I have just got back from VMworld 2009 Europe in Cannes. It was an interesting week and not just because we were in Cote D’Azur (Azur, not Azure like in Windows Azure). There have been a few interesting announcements, demo and breakout sessions going on at the Palais de Festival during the week so it would be difficult to make a ranking but if I have to give my “virtual Oscar” to something I have seen…. that would be AppSpeed.
AppSpeed is a new technology that will take some sort of product shape during 2009 under the vSphere umbrella. Whether it’s going to be part of the VDC-OS most expensive SKUs or it’s going to be a separated product, that I don’t know. The roots of this product are in an acquisition VMware did in the summer of 2008 when they acquired a company called B-Hive that developed a product called Conductor. Conductor – AppSpeed from now on – is an “SLA product” that basically takes apart the architecture of an application and creates a logical view of the sub-workloads taking place; a typical example is a multi-tier application that has web, application logic and database components. Not only this, the interesting part is that AppSpeed will monitor the performance of the workload in the way end-users perceive it that is: latency and time of execution. This means that once AppSpeed has built the logical mapping of the applications, the system administrator will have available at the fingertips information such as, for example, how long the web front end takes to respond to the request (i.e. web server response time), how long it takes for the transaction to get to the DB server (i.e. network latency), how long the DB server takes to respond back to the front end (i.e. DB server response time). If you want more information about AppSpeed you can see here; there is also a very nice on-line demo here.
I see this as a huge step forward in virtual infrastructure deployments for two particular reasons that I am going to articulate hereafter.
The first reason is because this is what customers implementing virtualization have asked me since I started deploying these technologies. “How much is the ESX overhead?” is probably the most frequently asked question that I have heard in the last 10 years or so of virtualization implementations and evangelism. The good news is that the answer was easy: “it depends”. The bad news is that it was rarely satisfactory for the customer. The fundamental problem we have had so far is that VMware systems administrators and the application folks use different metrics to check the health of the implementation. Systems administrators would usually monitor resource usage on the host (i.e. CPU, Memory etc) such as “your VM is only consuming 10% of its allotted resources so it’s doing well”. However the end-users use a different metric such as “I don’t care it’s only using 10% of its allotted resources, the fact of the matter is that the job takes 2 minutes to complete so it’s slow!”. AppSpeed is going to bridge these two disconnected worlds giving the systems administrators higher level monitoring techniques that are very close to the language the end-users speak.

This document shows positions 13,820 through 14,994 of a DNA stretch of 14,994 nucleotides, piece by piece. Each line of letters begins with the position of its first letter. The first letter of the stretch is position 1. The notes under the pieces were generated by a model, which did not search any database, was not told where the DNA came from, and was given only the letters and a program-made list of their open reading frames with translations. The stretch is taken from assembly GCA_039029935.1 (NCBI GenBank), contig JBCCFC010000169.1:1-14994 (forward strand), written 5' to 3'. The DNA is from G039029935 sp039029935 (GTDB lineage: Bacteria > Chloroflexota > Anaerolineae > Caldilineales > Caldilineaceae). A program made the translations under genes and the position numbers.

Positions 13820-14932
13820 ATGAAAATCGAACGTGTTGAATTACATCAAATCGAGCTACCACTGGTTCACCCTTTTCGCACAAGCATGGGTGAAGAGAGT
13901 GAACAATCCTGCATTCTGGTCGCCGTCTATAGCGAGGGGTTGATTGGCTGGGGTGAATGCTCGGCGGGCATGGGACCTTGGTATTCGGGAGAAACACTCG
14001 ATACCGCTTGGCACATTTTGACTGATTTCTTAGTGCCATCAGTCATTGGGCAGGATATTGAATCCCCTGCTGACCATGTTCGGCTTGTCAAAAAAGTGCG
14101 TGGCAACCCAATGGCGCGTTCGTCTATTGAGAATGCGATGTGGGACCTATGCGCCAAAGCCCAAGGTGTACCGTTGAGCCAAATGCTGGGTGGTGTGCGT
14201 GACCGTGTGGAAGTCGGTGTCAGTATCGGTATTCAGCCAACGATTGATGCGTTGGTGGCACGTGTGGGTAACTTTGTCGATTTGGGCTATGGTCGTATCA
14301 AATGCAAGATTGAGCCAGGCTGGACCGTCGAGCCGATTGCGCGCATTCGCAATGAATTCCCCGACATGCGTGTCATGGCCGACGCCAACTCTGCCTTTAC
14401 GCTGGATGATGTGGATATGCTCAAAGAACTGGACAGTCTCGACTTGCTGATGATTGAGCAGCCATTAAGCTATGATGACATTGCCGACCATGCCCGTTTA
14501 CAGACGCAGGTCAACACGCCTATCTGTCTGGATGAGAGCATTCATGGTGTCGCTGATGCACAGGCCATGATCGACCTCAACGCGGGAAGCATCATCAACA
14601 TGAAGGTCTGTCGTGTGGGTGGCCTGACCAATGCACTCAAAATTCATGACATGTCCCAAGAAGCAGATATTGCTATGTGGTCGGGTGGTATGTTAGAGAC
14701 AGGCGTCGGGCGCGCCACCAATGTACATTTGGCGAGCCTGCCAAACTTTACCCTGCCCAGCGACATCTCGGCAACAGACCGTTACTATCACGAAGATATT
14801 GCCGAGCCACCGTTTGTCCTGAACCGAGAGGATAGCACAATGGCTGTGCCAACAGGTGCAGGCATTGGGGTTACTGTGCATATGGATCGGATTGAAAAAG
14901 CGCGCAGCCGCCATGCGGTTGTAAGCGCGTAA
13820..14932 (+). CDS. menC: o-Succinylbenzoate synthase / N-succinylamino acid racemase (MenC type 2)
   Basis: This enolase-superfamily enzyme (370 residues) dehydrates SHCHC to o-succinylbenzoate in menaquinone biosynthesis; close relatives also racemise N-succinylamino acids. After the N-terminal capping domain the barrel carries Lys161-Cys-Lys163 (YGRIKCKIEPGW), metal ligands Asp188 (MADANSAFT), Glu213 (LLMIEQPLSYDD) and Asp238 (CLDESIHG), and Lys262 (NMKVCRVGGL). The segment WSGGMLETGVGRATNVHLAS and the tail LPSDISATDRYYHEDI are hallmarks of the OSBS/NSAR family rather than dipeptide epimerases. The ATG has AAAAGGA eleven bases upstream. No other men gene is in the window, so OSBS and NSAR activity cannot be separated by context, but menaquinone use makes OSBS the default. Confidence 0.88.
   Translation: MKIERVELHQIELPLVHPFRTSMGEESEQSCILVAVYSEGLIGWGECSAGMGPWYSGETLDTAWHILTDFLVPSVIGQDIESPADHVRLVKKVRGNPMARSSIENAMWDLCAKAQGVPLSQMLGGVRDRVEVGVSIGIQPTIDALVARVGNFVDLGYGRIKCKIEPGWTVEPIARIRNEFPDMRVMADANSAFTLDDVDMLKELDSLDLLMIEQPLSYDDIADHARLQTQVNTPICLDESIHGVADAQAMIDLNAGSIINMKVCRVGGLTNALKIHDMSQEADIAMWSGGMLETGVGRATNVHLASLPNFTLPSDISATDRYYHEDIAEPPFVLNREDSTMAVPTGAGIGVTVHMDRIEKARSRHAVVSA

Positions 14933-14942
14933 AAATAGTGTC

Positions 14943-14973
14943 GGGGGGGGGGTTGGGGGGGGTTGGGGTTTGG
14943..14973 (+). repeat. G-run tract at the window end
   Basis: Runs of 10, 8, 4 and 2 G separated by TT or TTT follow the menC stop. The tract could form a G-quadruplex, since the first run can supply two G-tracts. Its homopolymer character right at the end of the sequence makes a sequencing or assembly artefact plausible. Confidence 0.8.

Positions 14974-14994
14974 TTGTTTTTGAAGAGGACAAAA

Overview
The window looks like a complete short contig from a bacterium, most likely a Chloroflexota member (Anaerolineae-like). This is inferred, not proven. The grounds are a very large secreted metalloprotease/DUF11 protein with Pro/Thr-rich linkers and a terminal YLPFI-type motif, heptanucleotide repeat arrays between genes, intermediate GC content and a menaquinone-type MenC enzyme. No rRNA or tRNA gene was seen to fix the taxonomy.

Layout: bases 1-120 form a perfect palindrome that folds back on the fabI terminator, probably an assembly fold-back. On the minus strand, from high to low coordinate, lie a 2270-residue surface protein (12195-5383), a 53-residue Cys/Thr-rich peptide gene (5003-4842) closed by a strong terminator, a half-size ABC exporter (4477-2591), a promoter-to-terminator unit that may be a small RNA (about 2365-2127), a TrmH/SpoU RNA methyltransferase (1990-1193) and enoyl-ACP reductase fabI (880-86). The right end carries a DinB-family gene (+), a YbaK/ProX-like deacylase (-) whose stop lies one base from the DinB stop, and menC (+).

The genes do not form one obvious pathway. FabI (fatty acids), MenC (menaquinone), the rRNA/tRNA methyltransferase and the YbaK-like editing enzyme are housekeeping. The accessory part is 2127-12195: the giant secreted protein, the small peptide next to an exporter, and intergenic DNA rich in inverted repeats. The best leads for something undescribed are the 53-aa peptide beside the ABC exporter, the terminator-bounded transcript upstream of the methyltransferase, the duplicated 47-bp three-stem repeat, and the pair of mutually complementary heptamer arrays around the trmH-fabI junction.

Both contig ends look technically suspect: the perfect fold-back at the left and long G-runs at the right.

An interesting scenario that was pitched during the breakout session in Cannes was that AppSpeed could even be used in the pre-virtualization stage. The idea is that before virtualizing a given multi-tiered application (or part of it) you would use the AppSpeed sensors to build the logical map while the application is still running on one or more physical servers. That would give you the benchmark when you move the application into the virtual world. So for example if your transactional application deployed on your physical infrastructure has a 2 seconds response time or your batch workload has a 5 minutes elapsed time of execution, you can then benchmark your new virtual deployments against these values to see whether virtualization has brought in some overhead (and how much). And with the “decomponentization” that AppSpeed does at the application level you should be able to drill down to the level where you can determine where the issue is. It’s not yet clear to me whether the correlation between AppSpeed metrics and standard resource usage metrics is going to be done out-of-the-box by the VMware tools or it’s the systems administrator that will have to match the two metrics.
The second reason for which I think this is an enormous step forward in virtualization deployments is because I have always laughed at those people referring, in the early days, to VMware ESX as the mainframe software for x86 servers. There is a fundamental difference between a VMware ESX server and a mainframe and that is that mainframe operations are usually driven by “goal modes” in the sense that the administrator would set the goal – or the desired performance for a given workload – and it would let the system figure out itself the configuration of resources to deliver on the goal. While ESX has many of the knobs and parameters you could find on high end UNIX boxes and mainframes, its operations are still driven by “let’s try to add more resources to that workload and see what happens“. The pattern on ESX usually is: